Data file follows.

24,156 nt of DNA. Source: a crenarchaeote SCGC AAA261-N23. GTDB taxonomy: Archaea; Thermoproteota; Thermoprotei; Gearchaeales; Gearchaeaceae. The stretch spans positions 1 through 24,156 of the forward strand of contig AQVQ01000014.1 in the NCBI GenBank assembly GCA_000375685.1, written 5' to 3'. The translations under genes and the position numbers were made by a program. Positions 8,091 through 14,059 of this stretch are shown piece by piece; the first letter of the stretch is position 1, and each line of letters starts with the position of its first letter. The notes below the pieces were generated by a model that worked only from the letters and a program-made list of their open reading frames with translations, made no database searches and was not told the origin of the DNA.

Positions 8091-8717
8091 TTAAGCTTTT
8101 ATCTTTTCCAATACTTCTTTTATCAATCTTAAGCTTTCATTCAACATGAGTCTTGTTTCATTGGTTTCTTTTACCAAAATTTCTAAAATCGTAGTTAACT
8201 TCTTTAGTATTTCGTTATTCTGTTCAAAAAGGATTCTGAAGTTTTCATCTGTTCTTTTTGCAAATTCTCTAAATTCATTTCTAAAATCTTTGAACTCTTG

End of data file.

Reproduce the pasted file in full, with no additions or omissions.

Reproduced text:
24,156 nt of DNA. Source: a crenarchaeote SCGC AAA261-N23. GTDB taxonomy: Archaea; Thermoproteota; Thermoprotei; Gearchaeales; Gearchaeaceae. The stretch spans positions 1 through 24,156 of the forward strand of contig AQVQ01000014.1 in the NCBI GenBank assembly GCA_000375685.1, written 5' to 3'. The translations under genes and the position numbers were made by a program. Positions 8,091 through 14,059 of this stretch are shown piece by piece; the first letter of the stretch is position 1, and each line of letters starts with the position of its first letter. The notes below the pieces were generated by a model that worked only from the letters and a program-made list of their open reading frames with translations, made no database searches and was not told the origin of the DNA.

Positions 8091-8717
8091 TTAAGCTTTT
8101 ATCTTTTCCAATACTTCTTTTATCAATCTTAAGCTTTCATTCAACATGAGTCTTGTTTCATTGGTTTCTTTTACCAAAATTTCTAAAATCGTAGTTAACT
8201 TCTTTAGTATTTCGTTATTCTGTTCAAAAAGGATTCTGAAGTTTTCATCTGTTCTTTTTGCAAATTCTCTAAATTCATTTCTAAAATCTTTGAACTCTTG